Fields of purple and gold

mustard flowers

Have you ever seen a mustard plant?  When you look at the flowers of a mustard plant you know the color immediately.  There is a large field of this in bloom just a few miles north of Mesa on Hwy 17; the small flowers floating above the bright green foliage.  Mustard is a natural fumigant and green ‘manure’ as it returns key nutrients to the soil as it is turned into the soil in preparation for the next cash crop.

linen threads from flax

Have you ever worn a linen shirt or jacket?  Next to the mustard field, and far more spectacular to my eye, is an expanse of about one hundred acres of flax – in flower!  The first hazy view of lavender becomes a fuzz of periwinkle and then it hits: blue flowers, waving on the long, fibrous stems.  The stuff of linen, made from the flax plant, growing in this field.  Talk about sustainable, flax is fairly easy to raise, has ornamental value while it is growing, and produces its own renewal in the seeds.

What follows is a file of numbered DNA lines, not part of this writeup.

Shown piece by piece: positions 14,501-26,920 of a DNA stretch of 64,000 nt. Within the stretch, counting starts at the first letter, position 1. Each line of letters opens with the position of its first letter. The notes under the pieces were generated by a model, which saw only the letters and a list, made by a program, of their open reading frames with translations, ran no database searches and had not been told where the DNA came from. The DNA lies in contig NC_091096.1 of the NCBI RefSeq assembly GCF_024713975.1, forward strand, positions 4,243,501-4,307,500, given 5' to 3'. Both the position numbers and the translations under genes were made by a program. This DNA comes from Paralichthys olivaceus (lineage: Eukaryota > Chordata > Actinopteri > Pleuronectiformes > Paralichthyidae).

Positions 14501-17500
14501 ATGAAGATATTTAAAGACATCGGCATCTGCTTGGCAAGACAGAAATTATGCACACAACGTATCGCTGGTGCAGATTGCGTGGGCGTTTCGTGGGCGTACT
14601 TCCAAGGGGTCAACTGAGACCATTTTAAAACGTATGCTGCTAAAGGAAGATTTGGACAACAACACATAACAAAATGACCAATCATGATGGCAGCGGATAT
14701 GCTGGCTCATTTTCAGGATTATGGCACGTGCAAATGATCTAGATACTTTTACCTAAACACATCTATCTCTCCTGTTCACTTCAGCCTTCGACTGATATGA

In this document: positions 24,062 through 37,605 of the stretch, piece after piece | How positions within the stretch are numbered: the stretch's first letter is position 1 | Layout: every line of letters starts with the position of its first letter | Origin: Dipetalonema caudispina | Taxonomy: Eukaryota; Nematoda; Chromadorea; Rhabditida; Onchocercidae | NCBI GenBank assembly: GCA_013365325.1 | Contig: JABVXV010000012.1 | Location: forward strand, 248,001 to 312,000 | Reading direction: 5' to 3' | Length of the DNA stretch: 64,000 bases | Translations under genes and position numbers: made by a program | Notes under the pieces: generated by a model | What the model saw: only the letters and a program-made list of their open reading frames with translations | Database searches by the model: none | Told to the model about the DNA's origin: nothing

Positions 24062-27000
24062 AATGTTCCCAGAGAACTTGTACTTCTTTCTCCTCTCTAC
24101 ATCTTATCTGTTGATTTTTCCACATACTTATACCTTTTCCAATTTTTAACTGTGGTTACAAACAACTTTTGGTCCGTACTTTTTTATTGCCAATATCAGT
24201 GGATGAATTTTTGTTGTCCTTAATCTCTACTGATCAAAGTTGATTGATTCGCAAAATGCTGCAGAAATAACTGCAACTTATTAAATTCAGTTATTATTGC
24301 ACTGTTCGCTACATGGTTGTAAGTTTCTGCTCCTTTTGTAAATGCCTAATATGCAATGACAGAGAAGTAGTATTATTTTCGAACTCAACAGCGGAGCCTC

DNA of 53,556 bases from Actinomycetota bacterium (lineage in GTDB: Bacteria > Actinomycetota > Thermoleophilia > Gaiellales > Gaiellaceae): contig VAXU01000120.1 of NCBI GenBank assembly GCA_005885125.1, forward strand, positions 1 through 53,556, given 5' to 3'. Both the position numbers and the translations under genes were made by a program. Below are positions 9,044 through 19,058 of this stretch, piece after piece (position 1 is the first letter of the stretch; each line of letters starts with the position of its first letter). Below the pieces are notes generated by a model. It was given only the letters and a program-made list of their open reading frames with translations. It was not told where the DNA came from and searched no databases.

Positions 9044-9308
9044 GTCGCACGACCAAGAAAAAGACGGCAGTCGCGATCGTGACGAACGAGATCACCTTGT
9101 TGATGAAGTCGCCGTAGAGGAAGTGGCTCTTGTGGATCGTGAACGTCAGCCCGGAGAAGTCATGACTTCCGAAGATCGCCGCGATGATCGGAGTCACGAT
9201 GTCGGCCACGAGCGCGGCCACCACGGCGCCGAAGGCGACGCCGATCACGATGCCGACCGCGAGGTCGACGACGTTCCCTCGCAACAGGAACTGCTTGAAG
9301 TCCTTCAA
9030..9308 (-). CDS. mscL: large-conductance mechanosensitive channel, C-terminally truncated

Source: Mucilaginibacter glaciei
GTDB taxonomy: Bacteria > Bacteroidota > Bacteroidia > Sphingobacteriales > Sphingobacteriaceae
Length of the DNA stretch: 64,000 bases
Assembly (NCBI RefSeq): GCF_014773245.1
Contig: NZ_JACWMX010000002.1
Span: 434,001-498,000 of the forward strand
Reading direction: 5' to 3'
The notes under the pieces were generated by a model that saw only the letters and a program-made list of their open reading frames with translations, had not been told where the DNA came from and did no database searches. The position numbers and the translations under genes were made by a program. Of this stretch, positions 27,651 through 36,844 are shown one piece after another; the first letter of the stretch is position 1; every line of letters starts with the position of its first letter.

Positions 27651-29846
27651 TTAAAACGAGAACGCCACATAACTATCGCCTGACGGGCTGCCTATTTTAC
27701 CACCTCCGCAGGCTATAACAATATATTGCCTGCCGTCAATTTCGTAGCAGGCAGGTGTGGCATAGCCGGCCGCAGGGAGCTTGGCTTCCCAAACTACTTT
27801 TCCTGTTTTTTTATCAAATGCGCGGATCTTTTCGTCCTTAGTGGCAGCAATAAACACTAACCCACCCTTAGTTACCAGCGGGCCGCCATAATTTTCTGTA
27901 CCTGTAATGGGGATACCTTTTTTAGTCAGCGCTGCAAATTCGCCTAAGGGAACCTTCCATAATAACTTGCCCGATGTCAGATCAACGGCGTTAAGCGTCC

flax flowers

I grew flax accidentally, if you will, when I lived on the west-side of the mountains as it came in a packet of mixed seeds.  I carried those seeds with me to Ellensburg, planted them in a few pots while we lived in a rental house, but the pots were not large enough for the plants and they dehydrated before flowering.  To my delight, our neighbor planted flax close to the sidewalk, so I still had flax to enjoy.  But I didn’t take any of my neighbor’s seeds before moving as the yard was in such bad shape I didn’t want to plant it and loose it in the weeds that prevailed in that place.  Today, seeing the enchanting spectacle of so much flax in flower, gave me great joy.

Maybe I will have to find some space for flax in my current garden; this warrants some thought this year and action next.

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